Earlier versions of this article misstated the regiment of Lt. Col. Robert Balcavage, a commander working with tribal leaders in the Iraqi province of Babil. He belongs to the 1st Battalion, 501st Parachute Infantry Regiment of the 25th Infantry Division. This version has been corrected.
Sheiks as 'Security Contractors' for U.S.
In Iraq, a Perilous Alliance With Former Enemies
Saturday, August 4, 2007
FORWARD OPERATING BASE ISKAN, Iraq -- Inside a brightly lit room, the walls adorned with memorials to 23 dead American soldiers, Lt. Col. Robert Balcavage stared at the three Sunni tribal leaders he wanted to recruit.
Their fighters had battled U.S. troops. Balcavage suspected they might have attacked some of his own men. The trio accused another sheik of having links to the Sunni insurgent group al-Qaeda in Iraq. That sheik, four days earlier, had promised the U.S. military to fight al-Qaeda in Iraq and protect a strategic road.
"Who do you trust? Who do you not trust?" said Balcavage, commander of the 1st Battalion, 501st Parachute Infantry Regiment of the 25th Infantry Division, his voice dipping out of earshot.
An hour later, he signed up some of America's newest allies.
U.S. commanders are offering large sums to enlist, at breakneck pace, their former enemies, handing them broad security powers in a risky effort to tame this fractious area south of Baghdad in Babil province and, literally, buy time for national reconciliation.
American generals insist they are not creating militias. In contracts with the U.S. military, the sheiks are referred to as "security contractors." Each of their "guards" will receive 70 percent of an Iraqi policeman's salary. U.S. commanders call them "concerned citizens," evoking suburban neighborhood watch groups.
But interviews with ground commanders and tribal leaders offer a window into how the United States is financing a new constellation of mostly Sunni armed groups with murky allegiances and shady pasts.
The two-week-old initiative, inspired by similar efforts underway in Baghdad, Anbar and Diyala provinces, has more than halved attacks here against American troops, from 19 a day to seven, U.S. commanders said. But in a land of sectarian fault lines and shifting tribal loyalties, the strategy raises concerns about the long-term implications of empowering groups that steadfastly oppose the Shiite-led government.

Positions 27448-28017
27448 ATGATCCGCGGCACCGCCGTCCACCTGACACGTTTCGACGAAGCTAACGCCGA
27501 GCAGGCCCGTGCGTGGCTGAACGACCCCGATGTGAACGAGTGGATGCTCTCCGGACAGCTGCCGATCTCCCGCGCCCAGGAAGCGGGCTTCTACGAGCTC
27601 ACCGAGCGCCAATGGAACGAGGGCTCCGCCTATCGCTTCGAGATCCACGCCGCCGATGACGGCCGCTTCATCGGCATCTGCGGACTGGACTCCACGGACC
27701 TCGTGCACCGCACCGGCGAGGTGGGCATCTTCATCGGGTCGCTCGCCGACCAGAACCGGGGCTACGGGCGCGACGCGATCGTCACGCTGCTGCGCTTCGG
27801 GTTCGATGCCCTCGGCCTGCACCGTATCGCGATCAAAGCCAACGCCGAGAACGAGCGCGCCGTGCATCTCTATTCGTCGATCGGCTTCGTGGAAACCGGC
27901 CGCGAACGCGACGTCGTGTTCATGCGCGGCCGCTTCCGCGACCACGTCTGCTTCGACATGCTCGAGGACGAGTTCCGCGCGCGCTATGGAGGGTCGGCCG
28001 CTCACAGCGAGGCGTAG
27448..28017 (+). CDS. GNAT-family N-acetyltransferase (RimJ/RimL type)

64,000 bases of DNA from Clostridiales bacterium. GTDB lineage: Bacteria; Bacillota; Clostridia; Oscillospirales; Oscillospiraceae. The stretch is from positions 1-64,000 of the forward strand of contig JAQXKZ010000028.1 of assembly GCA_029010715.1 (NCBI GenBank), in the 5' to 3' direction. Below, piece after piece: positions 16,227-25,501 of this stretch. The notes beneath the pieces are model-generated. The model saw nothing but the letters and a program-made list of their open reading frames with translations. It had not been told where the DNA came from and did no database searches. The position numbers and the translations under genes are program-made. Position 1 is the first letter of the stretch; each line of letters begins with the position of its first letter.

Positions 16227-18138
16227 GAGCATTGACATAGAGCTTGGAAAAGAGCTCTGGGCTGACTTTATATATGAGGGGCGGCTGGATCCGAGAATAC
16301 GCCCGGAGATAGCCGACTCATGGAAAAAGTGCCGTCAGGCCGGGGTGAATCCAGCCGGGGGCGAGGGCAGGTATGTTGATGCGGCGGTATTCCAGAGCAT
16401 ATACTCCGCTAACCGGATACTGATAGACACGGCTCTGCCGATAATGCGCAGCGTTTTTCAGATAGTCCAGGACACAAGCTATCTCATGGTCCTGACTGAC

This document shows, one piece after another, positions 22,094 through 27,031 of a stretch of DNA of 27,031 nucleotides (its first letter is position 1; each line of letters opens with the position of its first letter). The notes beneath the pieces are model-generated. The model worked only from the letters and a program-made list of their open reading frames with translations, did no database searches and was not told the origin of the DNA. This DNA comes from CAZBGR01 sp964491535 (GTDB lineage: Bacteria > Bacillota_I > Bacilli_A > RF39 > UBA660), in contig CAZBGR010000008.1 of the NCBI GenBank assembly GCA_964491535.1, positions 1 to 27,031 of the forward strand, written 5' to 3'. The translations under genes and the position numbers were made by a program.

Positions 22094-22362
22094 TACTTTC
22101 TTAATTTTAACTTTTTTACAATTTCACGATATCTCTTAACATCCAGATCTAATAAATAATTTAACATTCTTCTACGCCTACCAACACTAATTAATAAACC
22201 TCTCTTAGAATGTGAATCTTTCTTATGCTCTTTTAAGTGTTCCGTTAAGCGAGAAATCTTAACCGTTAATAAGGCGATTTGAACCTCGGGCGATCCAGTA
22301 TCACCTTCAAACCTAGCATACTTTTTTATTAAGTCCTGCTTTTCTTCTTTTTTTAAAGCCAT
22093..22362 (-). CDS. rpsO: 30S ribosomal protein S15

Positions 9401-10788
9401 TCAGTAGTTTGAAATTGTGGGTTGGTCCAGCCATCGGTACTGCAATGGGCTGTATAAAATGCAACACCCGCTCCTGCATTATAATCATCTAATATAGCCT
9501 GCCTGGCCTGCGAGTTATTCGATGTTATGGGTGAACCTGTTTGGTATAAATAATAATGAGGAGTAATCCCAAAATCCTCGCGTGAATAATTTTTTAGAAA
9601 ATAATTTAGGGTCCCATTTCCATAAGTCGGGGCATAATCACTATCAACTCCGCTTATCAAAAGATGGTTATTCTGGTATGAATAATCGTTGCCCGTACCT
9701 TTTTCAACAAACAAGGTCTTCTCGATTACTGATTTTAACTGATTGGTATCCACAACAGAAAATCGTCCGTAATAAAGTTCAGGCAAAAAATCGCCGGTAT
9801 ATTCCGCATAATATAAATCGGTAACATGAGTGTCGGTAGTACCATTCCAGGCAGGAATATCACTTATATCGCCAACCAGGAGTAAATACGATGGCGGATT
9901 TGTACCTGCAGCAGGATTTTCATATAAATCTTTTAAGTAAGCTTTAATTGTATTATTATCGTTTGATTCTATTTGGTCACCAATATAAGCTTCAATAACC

Shiite leaders fear that the United States is financing highly trained and well-armed militias that could undermine the government after American troops withdraw. Shiites worry such groups could weaken central authority and challenge democratic institutions that many would like to see take root.
U.S. generals said they vet the backgrounds of every recruit, but ground commanders here said that is all but an impossible task.
"Officially, we will not deal with those who have American blood on their hands," said Balcavage, 42. "But how do you know? You don't. There's a degree of risk involved. A lot of it is gut instinct. That's what I'm going on. They didn't teach me how to do this at West Point."
'It's Like Rent-a-Cop'
In this fertile region, divided by the Euphrates River and torn by violence, U.S. soldiers are overstretched and Iraqi troops are in short supply. Isolated Sunni tribal lands have provided extremists with havens that are off-limits to U.S. patrols and Iraq's mostly Shiite security forces.